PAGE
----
by Mark Johnston
Is the New Mortgage Price War ‘Phoney’?
It appears that thanks to the bank of England’s funding for lending scheme mortgages are now at their most affordable for almost 15 years.
Competition has definitely returned to the mortgage market and rates are falling to unbelievable lows.
Banks and building societies have of late slashed the interest rates charged on many leading mortgage deals. It seems that now borrowers can now fix their mortgage rates at less than 2 per cent for up to two years.
Figures published by the bank of England show that average mortgage rates have fallen across the board, but those with smaller deposits will still pay a far higher rate.
Those with a 10 per cent or less deposit can expect to pay just under 4 per cent for a two year fixed rate deal.
Clare Francis, mortgage spokesperson at Moneysupermarket.com, a comparison website, said “it is good to see rates falling on fixed rate mortgages but borrowers need to work out the true cost of the mortgage, once the fees are taken in to account”.
While rates have tumbled, the fees that lenders are now charging to take out these deals have spiralled.
For example, the Yorkshire building society and Chelsea building society have recently cut their mortgage rates, but increased their fees.
Chelsea building society offers the ‘cheapest ever’ two year fixed rate mortgage, with a rate of just 1.74 per cent. However this deal comes with a whopping £1,825 arrangement fee.
At the same time Yorkshire building society, which is part of the same group, has cut the cost of its own two year fixed rate deal. It charges a slightly higher rate of 1.79 per cent, but those remortgaging or moving home pay just £1,345 to secure the rate.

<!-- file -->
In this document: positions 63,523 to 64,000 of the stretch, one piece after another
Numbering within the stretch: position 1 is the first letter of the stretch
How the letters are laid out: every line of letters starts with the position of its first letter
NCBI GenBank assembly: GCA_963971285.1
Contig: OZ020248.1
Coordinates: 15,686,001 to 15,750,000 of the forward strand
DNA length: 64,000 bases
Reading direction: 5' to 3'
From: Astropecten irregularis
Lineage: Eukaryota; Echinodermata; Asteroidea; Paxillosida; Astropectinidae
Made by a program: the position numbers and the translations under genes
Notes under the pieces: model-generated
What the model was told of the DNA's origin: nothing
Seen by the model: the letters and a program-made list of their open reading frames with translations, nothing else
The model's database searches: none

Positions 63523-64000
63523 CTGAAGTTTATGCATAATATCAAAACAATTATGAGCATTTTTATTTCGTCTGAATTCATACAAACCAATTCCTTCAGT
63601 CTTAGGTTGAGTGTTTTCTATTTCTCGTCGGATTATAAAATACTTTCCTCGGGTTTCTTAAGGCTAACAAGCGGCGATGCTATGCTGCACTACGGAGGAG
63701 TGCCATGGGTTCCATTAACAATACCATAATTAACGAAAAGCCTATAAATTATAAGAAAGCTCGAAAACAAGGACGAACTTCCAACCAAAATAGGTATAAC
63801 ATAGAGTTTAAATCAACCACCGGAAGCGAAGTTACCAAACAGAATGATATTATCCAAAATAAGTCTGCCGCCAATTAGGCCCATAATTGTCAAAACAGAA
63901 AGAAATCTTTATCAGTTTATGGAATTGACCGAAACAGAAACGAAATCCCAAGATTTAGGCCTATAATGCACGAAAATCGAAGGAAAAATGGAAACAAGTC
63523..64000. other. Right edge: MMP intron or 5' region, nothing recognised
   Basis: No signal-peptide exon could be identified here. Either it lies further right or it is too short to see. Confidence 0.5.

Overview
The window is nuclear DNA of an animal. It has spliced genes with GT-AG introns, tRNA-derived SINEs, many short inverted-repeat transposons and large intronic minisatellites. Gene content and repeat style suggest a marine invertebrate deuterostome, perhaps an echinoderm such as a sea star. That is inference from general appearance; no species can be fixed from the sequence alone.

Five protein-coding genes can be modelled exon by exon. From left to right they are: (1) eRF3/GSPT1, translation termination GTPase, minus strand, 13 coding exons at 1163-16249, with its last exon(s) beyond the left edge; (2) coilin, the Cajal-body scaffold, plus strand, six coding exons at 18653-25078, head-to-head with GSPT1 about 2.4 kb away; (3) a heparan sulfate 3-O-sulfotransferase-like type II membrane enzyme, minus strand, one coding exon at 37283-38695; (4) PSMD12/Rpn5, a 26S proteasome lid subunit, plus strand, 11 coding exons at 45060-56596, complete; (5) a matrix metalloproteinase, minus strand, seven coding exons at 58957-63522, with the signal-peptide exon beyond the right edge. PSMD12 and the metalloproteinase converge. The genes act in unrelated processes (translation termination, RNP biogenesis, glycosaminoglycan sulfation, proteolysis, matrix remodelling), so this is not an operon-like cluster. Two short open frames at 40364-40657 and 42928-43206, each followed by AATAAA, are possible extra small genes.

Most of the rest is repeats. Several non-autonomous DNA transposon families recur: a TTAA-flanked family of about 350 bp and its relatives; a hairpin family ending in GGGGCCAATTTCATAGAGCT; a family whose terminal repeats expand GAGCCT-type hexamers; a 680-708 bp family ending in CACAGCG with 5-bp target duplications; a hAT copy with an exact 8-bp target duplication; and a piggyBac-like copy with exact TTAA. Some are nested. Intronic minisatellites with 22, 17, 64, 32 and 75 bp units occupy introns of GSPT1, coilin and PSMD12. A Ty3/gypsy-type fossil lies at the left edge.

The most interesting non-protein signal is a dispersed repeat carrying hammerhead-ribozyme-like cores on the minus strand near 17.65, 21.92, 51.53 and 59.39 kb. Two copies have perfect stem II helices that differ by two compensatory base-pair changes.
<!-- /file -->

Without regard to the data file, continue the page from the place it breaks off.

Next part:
Home owners should therefore look at more than just the headline rate as the high fees attached to many of these so called best buys mean that they are only likely to be the most cost effective option for those with larger than average mortgages.
With this in mind experts have warned that some of the new deals are not what they seem and they urge those looking to buy a home to their homework.
Adrian Anderson, a director of mortgage brokers Anderson Harris, warns customers to look beyond these introductory offers.
David Hollingworth of London and Country, added competition to offer the cheapest headline rate is likely to mean fees remain high. Borrowers will need to keep their wits about them in order to hunt down the cheapest deal”.
Some of these new deals have such high fees that the headline rate is almost meaningless.
Consumer experts have therefore dubbed this a “phoney price war”, with many home buyers unable to access the cheapest rates.
Jonathan Harris from mortgage broker Anderson Harris, has also warned of difficult to please lenders and said “lenders are not relaxing their criteria and this is extremely tight on higher loan to value (LTV) deals in particular.
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